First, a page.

Meaning of “Daniel” by Elton John

“Daniel” is a song by British singer and songwriter Elton John. According to John’s longtime songwriting partner Bernie Taupin (who wrote the lyrics of this song), he was inspired to write the lyrics of “Daniel” after reading an article published in Time magazine about the touching story of several Vietnam War veterans who back home to the United States in the hope of enjoying some quiet and peace of mind (a normal life). However, when most of them got home, they were bombarded with a great deal of attention, which they greatly disliked.

According to Taupin, he picked the story and wrote it from the point of a view of a younger brother. The younger brother misses his disabled war veteran older brother named Daniel who travels far away from home in order to get away from the attention he was receiving at home.

Taupin explained that the lyrics of “Daniel” tell the story of a soldier (Daniel) who returns to a town in Texas after fighting in the Vietnam War. In the small Texas town, the soldier is praised as a hero and given so much attention. However, he finds the hero treatment and the excessive attention given him very uncomfortable because all he wants is to go back to his normal and quiet life in his farm.

Owing to the extraordinary attention he receives from his people, he decides to travel to Spain. Hence the famous line “Daniel is traveling tonight on a plane”.

But why Spain? Taupin chose Spain because it rhymes perfectly with the word “plane”.

According to Taupin, in writing this song, his main goal was to come up with something that “was sympathetic” to the soldiers who came back home from the Vietnam War.

Lyrics of the song "Daniel" by Elton John

Facts about “Daniel”

  • “Daniel” was written by Elton John and his long-term songwriting partner Bernie Taupin. Elton wrote the music for “Daniel” whereas Taupin wrote the lyrics.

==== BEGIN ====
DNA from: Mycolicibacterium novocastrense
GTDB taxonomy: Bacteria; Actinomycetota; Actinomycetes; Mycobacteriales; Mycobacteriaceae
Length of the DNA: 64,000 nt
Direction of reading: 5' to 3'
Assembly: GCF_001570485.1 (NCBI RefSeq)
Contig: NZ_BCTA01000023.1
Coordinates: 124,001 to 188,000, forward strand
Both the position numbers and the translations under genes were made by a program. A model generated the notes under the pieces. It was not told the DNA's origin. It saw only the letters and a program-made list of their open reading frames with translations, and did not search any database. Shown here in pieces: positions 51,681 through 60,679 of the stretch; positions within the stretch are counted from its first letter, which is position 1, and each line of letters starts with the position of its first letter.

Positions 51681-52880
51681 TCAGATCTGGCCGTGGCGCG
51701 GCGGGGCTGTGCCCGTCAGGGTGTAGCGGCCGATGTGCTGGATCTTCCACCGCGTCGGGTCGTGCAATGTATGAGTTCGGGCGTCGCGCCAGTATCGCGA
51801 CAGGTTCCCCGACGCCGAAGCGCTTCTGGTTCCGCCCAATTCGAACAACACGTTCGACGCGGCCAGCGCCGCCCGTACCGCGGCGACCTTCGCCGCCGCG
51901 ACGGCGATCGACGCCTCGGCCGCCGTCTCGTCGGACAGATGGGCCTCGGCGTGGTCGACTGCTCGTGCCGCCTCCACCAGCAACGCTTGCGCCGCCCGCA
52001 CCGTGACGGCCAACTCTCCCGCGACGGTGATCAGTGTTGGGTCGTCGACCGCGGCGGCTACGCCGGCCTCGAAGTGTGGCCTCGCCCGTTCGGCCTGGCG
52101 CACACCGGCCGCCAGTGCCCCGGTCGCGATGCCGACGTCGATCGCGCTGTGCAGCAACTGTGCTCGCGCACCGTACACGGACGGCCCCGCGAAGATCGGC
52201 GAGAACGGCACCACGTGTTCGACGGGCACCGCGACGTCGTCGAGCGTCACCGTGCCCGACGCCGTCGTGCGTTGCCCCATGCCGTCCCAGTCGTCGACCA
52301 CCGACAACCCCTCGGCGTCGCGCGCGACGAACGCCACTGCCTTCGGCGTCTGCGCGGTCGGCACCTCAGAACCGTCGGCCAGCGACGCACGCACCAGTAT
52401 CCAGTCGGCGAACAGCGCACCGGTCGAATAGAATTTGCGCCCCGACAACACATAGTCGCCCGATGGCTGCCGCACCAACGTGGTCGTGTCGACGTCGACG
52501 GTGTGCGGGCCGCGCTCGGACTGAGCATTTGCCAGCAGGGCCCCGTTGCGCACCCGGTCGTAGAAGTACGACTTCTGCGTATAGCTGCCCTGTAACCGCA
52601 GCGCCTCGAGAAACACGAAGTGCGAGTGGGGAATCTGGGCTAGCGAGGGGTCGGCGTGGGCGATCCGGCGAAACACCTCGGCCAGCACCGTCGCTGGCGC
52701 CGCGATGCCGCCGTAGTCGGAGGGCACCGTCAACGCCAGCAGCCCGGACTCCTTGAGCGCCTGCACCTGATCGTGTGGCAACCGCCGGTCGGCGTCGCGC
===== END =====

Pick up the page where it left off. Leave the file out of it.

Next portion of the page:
• The original version of the lyrics written by Taupin contained an additional verse, which Elton deleted because he felt that verse would have gone on to make the already long song even longer.
  • The track was produced by English record producer Gus Dudgeon.
  • “Daniel” was officially released on 26th March, 1973 as the second single from Elton John’s sixth studio album titled Don’t Shoot Me I’m Only the Piano Player.
  • Elton’s record company initially didn’t want to release the track as a single since they felt it was too long and not lively enough to become a hit. However, Elton put so much pressure on the record company they were forced to release the song as a single. The song eventually became one of Elton’s biggest hits.
  • On the U.S. Billboard Hot 100, the track peaked at number 2. On the UK Singles Chart, it peaked at number 4.
  • The song appeared in the 1974 romantic comedy film Alice Doesn’t Live Here Anymore by Martin Scorsese.
  • No official music video was ever made for the song “Daniel”.

 

 

What was in the last verse that Elton John cut out from the song? Did the deleted verse contain the true meaning of the song which Elton didn’t want people knowing?

Contrary to popular belief, the verse Elton deleted from the song didn’t contain any significant content that gave the song another meaning different from the meaning explained at the beginning of the post. According to Taupin himself, the missing verse which Elton got rid of didn’t say or explain anything that the other parts of the song didn’t do.

What musical genre is “Daniel”?

It is a soft rock song.

Did “Daniel” win a Grammy Award?

The song was nominated for the Grammy Award for Best Male Pop Vocal Performance at the 16th Annual Grammy Awards in 1974. However, the song lost to “You Are the Sunshine of My Life” by Stevie Wonder.

Which artists have covered this song?

Some of the most notable covers of this song include that of the American vocal group Wilson Phillips in 1991 and English singer Sam Smith in 2018.

 

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2 Responses

  1. Carlos says:

    Very nice but one minor problem with the premise. The lyrics suggest Daniel is blind (“your eyes have died”) which would make farming a bit of a challenge. Try plowing or driving a tractor by sound or smell, LOL!

    • Abrowne says:

      I am fairly certain that particular line refers to the impact of war on the human psyche- in this way, “your eyes have died” is an analogy for the thousand yard stare typically seen in war veterans and/or those who have witnessed unfathomable trauma.

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